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Tuesday, 12 November 2019

Egypt's Nour calls for transitional justice, national reconciliation

Deputy leader of Salafist Nour Party calls on deputy PM to promote justice and reconciliation during post-Morsi transitional period

Ahram Online, Wednesday 23 Oct 2013
Talaat Marzouk
Nour Party's deputy leader Talaat Marzouk (Photo: Al-Ahram)
Views: 1743
Views: 1743

A senior member of Egypt's largest Salafist party has asked interim Deputy Prime Minister Ziad Bahaaeddin to enforce transitional justice.

Talaat Marzouk, the Nour Party's deputy leader in charge of legal affairs, said on Tuesday that he'd told the minister the move would increase popular support for the interim government.

Marzouk also pressed for the creation of a national reconciliation committee that was announced in the transitional roadmap following Mohamed Morsi's popularly-backed ouster by the military in July, Al-Ahram Arabic news website reported.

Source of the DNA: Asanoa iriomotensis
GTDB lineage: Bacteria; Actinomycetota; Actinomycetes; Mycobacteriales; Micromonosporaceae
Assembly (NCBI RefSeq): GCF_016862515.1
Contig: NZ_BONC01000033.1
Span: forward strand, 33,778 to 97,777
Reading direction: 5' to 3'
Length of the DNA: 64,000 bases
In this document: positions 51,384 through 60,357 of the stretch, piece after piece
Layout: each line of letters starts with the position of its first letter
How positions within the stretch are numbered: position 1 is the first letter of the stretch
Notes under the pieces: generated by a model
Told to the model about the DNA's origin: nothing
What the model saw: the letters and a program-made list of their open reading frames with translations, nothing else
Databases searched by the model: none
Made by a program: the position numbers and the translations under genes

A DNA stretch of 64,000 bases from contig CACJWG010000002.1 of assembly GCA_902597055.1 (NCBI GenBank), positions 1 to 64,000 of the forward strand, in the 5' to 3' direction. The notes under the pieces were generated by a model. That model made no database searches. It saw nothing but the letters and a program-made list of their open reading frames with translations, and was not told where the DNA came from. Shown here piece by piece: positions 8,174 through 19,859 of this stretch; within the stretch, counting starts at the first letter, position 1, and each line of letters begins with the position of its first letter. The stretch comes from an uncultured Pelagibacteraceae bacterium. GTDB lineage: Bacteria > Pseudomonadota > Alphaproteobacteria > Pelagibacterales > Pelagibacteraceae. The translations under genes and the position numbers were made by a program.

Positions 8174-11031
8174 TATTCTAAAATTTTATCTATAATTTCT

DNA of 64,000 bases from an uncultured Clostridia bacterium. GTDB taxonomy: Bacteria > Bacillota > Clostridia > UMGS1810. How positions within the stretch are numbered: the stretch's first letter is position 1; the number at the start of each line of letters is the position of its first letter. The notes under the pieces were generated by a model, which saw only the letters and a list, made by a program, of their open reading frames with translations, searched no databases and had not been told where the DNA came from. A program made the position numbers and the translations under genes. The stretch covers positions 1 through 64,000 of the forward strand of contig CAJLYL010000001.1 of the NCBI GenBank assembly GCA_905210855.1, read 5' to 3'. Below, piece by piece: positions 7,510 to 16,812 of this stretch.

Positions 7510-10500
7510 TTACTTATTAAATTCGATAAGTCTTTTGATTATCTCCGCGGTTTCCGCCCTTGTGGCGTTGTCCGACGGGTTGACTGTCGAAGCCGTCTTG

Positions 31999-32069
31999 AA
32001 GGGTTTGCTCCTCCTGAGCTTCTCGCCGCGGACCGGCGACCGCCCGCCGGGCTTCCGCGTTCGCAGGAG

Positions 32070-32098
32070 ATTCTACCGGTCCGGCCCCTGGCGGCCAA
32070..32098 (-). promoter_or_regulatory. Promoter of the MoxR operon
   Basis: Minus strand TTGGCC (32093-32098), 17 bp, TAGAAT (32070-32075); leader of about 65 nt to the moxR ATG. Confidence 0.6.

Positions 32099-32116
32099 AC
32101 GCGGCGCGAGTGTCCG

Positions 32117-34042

Egypt is deeply polarised between supporters and opponents of the army's intervention. The Muslim Brotherhood, the group from which Morsi hails, has thus far refused to participate in the transitional roadmap towards fresh presidential elections. The group has organised near-daily protests calling for Morsi's reinstatement, which have led to frequent clashes with security forces and pro-military protesters.

Nour spokesperson Sherif Taha said Marzouk had also objected to a controversial draft protest law. "It would have been better for the government to focus on laws that work on reconciliation between members of society instead of this sensitive kind of law," Taha said.

Among the draft law's most controversial measures is the right given to the interior minister or senior police officials to cancel, postpone or change the location of a protest. The bill also entitles governors to designate "protest-free" areas near state buildings, including presidential palaces.

Nour has already called on interim President Adly Mansour not to issue the draft protest law without first conducting a national dialogue, or at least discussing it with political forces.

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